• Turning our attention to the limb leads — we know (even without seeing a simultaneously-recorded lead V1) that beats #1, 3, 5 and 7 are also all conducted with a typical RBBB pattern, because each of these beats manifests a terminal wide S wave similar to that we have already intermittently seen in lead V6. What is especially fascinating about this tracing — is that while early beats #1 and 3 only manifest RBBB aberration — beat # 5 manifests RBBB/LPHB aberration — and, beat #7 manifests RBBB/LAHB aberration. We say this, because of the typical very deep straight S wave in lead I of beat #5 that occurs in association with a qR pattern in leads II,III (highly typical of LPHB!) — whereas we see an rS complex with predominant negativity in leads II and III for beat #7 (highly typical of LAHB!).
  • And then there is beat #13 — which despite being early, occurs without a RBBB pattern, and with no more than minimal aberration.
BOTTOM LINE: PVCs do not do what we see here. More than the already diagnostic presence of premature P waves preceding each early beat (best seen in the limb leads) — changing QRS morphology of every-other-beat manifesting multiple variations of highly typical conduction defect morphology establishes with 100% certainty that the rhythm in Figures-1,2 is Atrial Bigeminy with varying forms of Aberrant Conduction.
  • Otherwise, judging from QRST morphology in the normally conducted beats — there do not appear to be any acute changes on this tracing.

Additional Reading: 

Saturday, December 24, 2016

ECG Blog #139 (Atrial Flutter – AV Block – Artifact – Sinus Rhythm)

The rhythm in Figure-1 was diagnosed as AFlutter (Atrial Flutter) with 4:1 AV conduction. Do you agree?
  • What could be done to confirm your answer?
Figure-1: Lead II rhythm strip. Is this AFlutter? NOTE — Enlarge by clicking on the Figure.
Interpretation: As emphasized in ECG Blog #137 — the most common ventricular response to untreated atrial flutter is with 2:1 AV conduction. But the next most common ventricular response is with 4:1 AV conduction. At first glance, the rhythm in Figure-1 appears to be atrial flutter with this latter conduction ratio. However, close inspection reveals this is not the case!
  • Use of calipers demonstrates that the small upright deflections on the baseline between QRS complexes are definitely not regular. This makes it extremely unlikely that these deflections represent flutter activity, since flutter waves (by definition) should be extremely regular.
  • There is also a changing relationship between these small vertical deflections (that are seen throughout the baseline on this rhythm strip) — and neighboring QRS complexes. In contrast, with atrial flutter — there is usually a constant relationship between atrial deflections and neighboring QRS complexes. This is because with the exception of the variable conduction variant of flutter — there will usually be a readily identifiable repetitive pattern of atrial activity with respect to each QRS complex that results in a predictable conduction ratio.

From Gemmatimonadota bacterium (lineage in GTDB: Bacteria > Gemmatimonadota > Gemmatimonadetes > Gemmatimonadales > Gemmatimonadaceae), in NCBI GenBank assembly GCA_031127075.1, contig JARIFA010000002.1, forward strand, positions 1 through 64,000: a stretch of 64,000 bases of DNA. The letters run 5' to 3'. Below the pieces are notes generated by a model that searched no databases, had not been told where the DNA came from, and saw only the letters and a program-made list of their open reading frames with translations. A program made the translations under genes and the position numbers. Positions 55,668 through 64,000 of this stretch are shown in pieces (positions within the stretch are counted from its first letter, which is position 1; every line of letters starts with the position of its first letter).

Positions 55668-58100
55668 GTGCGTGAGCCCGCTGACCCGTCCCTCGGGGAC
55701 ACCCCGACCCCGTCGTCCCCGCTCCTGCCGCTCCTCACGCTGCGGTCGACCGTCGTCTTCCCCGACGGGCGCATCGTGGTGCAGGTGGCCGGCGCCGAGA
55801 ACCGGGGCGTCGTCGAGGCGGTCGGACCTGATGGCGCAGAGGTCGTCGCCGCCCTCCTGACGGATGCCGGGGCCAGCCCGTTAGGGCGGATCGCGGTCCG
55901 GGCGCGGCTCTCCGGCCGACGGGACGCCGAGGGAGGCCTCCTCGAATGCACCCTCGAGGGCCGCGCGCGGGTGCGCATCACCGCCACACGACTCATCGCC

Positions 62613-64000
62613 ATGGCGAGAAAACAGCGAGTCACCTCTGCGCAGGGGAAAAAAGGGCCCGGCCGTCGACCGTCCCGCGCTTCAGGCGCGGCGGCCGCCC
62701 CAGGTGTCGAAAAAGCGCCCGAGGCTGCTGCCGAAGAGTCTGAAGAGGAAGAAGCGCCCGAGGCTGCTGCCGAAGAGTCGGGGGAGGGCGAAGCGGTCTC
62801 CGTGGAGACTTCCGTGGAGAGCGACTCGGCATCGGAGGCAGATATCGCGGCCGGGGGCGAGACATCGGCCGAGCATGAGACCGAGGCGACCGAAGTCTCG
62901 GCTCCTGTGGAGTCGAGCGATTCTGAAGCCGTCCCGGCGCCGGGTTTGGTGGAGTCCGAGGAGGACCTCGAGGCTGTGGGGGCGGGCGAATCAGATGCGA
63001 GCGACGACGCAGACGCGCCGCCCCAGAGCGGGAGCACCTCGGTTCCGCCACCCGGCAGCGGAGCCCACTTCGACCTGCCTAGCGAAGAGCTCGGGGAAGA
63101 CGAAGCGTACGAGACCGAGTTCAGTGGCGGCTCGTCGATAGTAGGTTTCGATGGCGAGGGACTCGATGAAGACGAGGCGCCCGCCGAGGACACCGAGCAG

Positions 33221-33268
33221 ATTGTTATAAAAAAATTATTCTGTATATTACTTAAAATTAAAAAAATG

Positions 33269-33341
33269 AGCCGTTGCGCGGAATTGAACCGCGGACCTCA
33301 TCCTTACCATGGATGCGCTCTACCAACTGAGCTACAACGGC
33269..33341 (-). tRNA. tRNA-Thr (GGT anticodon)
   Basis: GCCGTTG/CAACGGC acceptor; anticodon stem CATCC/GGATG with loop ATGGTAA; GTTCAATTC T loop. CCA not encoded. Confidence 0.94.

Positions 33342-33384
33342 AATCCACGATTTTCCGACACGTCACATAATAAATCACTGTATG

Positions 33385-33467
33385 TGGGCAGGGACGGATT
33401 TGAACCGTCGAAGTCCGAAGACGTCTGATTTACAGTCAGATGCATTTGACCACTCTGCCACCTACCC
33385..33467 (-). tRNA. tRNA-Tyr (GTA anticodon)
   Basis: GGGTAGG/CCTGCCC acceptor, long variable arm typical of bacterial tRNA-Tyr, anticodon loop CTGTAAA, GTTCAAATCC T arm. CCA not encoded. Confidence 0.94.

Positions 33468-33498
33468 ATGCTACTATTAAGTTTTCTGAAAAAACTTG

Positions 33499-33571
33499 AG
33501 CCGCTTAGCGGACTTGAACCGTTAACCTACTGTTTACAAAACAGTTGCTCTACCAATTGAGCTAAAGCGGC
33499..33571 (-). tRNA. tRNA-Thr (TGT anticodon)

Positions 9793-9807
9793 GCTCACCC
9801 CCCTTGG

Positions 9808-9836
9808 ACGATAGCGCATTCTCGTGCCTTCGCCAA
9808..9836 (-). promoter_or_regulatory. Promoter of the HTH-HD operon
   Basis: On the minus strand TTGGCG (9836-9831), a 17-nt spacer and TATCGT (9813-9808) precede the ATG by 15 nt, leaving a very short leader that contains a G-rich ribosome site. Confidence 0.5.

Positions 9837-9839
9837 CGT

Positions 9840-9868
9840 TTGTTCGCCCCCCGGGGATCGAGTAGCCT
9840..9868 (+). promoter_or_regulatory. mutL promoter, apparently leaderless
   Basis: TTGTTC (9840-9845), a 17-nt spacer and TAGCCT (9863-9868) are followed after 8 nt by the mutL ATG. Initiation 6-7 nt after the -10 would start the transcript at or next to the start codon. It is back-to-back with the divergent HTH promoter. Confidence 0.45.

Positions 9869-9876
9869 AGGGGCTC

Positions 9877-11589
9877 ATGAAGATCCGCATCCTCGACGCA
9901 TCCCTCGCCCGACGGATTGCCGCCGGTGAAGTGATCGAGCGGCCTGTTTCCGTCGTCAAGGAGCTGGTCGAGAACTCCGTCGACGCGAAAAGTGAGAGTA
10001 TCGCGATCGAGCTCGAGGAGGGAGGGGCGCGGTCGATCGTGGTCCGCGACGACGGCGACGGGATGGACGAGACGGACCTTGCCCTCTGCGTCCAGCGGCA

• Finally, if one steps back a bit from this tracing — underlying upright (sinus) P waves can be seen to precede each QRS complex with a fixed (and normal) PR interval (red arrows in Figure-2). The fact that these sinus P waves are unaffected by the smaller, irregularly occurring upright deflections proves that these smaller pointed deflections are the result of artifact.
Figure-2: We have labeled Figure-1 by adding red arrows to highlight underlying regularly-occurring sinus P waves (See text).
Comment: The best way to prove artifact — is to go to the bedside to observe the patient as the ECG is being recorded. Tapping, scratching, coughing, shaking, shivering, seizing and tremor are but a few of the common causes of artifactual arrhythmias. The patient in this case had Parkinson’s disease, which characteristically produces a tremor at a frequency that approximates the rate of atrial flutter. Bottom Line: It is easy to be fooled by artifact. It is well to develop a healthy respect for the gamut of “real appearing” arrhythmias that artifact distortion may produce.
For More on this Subject:

ECG Blog #138 (SVT – AV Block – Atrial Flutter – Atrial Tachycardia – Digoxin)

How would you interpret the rhythm in Figure-1? What is your differential diagnosis? Can you be sure of your answer from looking at this lead MCL-1 rhythm strip?
  • Why is it important to know if this patient is on Digoxin?
Figure-1: Lead MCL1 rhythm strip. Is this AFlutter or ATach? NOTE — Enlarge by clicking on the Figure.
Interpretation: The rhythm in Figure-1 is regular with a ventricular rate of ~115/minute. P waves outnumber QRS complexes by two to one (Figure-2) — making the atrial rate ~230/minute. The QRS complex is narrow, implying a supraventricular mechanism — and each QRS complex is preceded by a P wave with a constant PR interval. Thus P waves are related to the QRS complexes, albeit only one of every two P waves is conducted to the ventricles. Therefore, this is an SVT (SupraVentricular Tachycardia) rhythm with 2:1 AV conduction. The differential diagnosis is between AFlutter (Atrial Flutter) vs ATach (Atrial Tachycardia).